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FEMA’S BENEFIT COST ANALYSIS PowerPoint Presentation
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FEMA’S BENEFIT COST ANALYSIS

FEMA’S BENEFIT COST ANALYSIS

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FEMA’S BENEFIT COST ANALYSIS

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  1. FEMA’S BENEFIT COST ANALYSIS Roxanne Gray, Wisconsin State Hazard Mitigation Officer and Kristen Sailer, Minnesota State Hazard Mitigation Officer 2009 MnAFPM and WAFSCM Combined Annual Conference October 8, 2009

  2. UNIFIED HAZARD MITIGATION ASSISTANCE PROGRAM • Hazard Mitigation Grant Program • Pre-Disaster Mitigation Program • Flood Mitigation Assistance Program (flood hazard only) • Repetitive Flood Claims Program (flood hazard only) • Severe Repetitive Loss Program (flood hazard only)

  3. MITIGATION PROGAMS • Project and Planning Grants • 75/25% cost share • HMGP – WI & MN both provide 12.5% of the local match • PDM – 90/10% for small, impoverished • RFC – 100% funding • SRL – 90/10% with strategy in State Plan • State, local, and tribal organizations eligible applicants • HMGP – certain eligible private, non-profits • Approved Hazard Mitigation Plan required • Exception is RFC Program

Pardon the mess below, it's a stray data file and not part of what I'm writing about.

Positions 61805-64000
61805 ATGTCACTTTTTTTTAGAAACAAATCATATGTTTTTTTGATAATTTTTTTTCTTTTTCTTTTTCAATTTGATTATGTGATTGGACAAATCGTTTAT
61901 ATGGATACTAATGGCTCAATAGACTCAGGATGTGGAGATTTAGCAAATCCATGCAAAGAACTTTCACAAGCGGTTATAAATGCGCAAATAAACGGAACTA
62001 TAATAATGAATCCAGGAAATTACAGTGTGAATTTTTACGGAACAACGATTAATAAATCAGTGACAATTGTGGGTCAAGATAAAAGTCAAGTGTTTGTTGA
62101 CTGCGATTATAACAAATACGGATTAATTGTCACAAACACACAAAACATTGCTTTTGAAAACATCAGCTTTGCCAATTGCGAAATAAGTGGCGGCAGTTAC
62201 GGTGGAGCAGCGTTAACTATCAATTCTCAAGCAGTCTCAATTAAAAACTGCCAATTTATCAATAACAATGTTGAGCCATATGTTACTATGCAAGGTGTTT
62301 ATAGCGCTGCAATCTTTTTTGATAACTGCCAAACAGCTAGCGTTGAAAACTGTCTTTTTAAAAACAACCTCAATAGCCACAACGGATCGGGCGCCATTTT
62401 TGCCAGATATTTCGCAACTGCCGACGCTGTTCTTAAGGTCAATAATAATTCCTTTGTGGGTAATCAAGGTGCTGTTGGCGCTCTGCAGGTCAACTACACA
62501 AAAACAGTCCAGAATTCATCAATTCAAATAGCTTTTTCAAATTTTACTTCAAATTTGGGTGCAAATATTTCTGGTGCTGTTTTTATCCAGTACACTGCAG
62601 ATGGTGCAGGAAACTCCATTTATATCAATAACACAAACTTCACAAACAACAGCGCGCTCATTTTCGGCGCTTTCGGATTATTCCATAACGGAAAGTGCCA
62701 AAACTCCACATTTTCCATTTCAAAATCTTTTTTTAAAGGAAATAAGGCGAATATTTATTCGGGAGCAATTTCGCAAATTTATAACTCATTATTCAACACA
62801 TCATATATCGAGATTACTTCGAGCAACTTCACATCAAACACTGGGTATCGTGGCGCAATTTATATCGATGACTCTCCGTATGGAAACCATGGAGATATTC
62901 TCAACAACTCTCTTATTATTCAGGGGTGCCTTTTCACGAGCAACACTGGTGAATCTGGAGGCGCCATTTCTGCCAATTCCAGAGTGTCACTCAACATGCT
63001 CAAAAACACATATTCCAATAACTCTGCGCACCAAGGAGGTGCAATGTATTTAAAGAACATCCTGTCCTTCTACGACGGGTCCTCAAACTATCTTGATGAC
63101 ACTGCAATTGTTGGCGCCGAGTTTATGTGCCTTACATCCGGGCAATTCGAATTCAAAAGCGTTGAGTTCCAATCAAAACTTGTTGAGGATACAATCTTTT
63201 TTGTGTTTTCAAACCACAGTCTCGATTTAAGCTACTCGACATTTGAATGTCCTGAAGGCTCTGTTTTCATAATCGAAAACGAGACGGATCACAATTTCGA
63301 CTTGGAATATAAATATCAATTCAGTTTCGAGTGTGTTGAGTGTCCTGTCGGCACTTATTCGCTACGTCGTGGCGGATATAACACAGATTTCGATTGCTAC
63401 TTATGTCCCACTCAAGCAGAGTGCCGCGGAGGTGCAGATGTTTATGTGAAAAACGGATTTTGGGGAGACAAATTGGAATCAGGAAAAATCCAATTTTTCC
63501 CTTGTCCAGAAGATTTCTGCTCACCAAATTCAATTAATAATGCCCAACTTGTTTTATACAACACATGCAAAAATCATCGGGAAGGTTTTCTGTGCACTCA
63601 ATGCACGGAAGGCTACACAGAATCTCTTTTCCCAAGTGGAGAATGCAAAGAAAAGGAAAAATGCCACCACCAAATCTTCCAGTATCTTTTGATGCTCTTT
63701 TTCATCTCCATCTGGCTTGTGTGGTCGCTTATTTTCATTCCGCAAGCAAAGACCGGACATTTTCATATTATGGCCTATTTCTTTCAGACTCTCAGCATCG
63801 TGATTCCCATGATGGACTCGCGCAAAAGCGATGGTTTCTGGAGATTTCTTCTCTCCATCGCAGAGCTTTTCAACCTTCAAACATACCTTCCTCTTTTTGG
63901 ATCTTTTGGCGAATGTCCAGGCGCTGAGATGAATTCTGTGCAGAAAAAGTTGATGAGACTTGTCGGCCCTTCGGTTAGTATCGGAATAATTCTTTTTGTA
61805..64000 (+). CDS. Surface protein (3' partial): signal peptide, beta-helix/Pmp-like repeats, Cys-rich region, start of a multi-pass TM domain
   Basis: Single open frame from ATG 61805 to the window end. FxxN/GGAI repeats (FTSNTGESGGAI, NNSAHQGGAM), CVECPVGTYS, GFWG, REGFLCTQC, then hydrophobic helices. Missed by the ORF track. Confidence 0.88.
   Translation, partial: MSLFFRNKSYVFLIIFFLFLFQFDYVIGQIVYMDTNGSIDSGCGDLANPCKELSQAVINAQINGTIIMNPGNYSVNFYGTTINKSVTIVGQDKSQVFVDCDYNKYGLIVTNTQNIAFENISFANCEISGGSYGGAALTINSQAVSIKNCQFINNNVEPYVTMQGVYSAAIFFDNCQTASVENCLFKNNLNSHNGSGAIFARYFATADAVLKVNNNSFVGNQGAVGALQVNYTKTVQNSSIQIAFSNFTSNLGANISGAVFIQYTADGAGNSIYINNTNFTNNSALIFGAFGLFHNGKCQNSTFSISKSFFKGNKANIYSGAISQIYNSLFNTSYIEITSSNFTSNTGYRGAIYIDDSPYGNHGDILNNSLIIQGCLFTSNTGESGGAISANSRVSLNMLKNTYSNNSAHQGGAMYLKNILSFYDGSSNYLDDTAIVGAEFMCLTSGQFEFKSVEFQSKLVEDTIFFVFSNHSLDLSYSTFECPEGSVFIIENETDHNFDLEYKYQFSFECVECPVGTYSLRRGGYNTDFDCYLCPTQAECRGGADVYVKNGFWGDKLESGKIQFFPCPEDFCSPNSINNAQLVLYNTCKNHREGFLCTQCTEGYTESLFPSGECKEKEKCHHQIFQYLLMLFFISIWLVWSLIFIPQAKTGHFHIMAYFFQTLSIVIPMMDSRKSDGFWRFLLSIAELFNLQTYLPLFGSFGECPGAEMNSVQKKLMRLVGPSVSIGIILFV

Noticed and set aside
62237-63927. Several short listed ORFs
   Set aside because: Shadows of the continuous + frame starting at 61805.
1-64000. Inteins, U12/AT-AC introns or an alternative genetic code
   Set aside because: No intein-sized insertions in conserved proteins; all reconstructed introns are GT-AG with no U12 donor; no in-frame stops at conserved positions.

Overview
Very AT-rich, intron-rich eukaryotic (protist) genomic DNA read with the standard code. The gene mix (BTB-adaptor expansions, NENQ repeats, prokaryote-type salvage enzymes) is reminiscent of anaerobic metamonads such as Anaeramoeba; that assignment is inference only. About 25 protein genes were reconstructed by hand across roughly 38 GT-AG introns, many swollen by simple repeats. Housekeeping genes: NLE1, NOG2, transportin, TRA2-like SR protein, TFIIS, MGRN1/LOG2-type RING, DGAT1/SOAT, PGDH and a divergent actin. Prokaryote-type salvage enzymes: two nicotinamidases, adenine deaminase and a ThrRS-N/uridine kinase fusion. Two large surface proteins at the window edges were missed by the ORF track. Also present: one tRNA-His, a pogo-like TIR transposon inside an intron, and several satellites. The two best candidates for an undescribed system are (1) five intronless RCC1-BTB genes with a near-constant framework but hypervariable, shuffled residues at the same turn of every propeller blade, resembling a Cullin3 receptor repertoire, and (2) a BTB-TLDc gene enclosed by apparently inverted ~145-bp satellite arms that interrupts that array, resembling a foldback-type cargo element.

4. FUNDING AVAILABILITY • HMGP • Post-Disaster • 15% (20% with Enhanced Plan) of the total federal funds allocated for Public and Individual Assistance Programs for each disaster

  5. FUNDING AVAILABILITY (cont.) • FMA • Annual allocation; and national competition • # of flood insurance policies and repetitive loss properties in the state • Flood Mitigation only • Mitigation to NFIP insured structures

  6. Funding Availability (cont.) • PDM • State base amount of $500,000 • Annual, national competition or is it? • Subgrants projects capped at $3 million federal share; Planning $800,000 for new plan, $400,000 plan update • $150 million – FFY10 (Earmarks once again) • Will sunset 9/2010 unless reauthorized

  7. Funding Availability (cont.) • RFC • Mitigation to NFIP insured structures • At least one paid flood insurance claim • Flood Mitigation Only • No plan requirement • Inability to manage subgrant or lack of 25% match • National Competition

  8. Funding Availability (cont.) • SRL • Mitigation to NFIP insured structures • Flood mitigation only • At least 4 NFIP claim payments over $5,000 each, and cumulative exceeds $20,000; or 2 payments exceeds the value of the structure • Allocations for target states; otherwise competition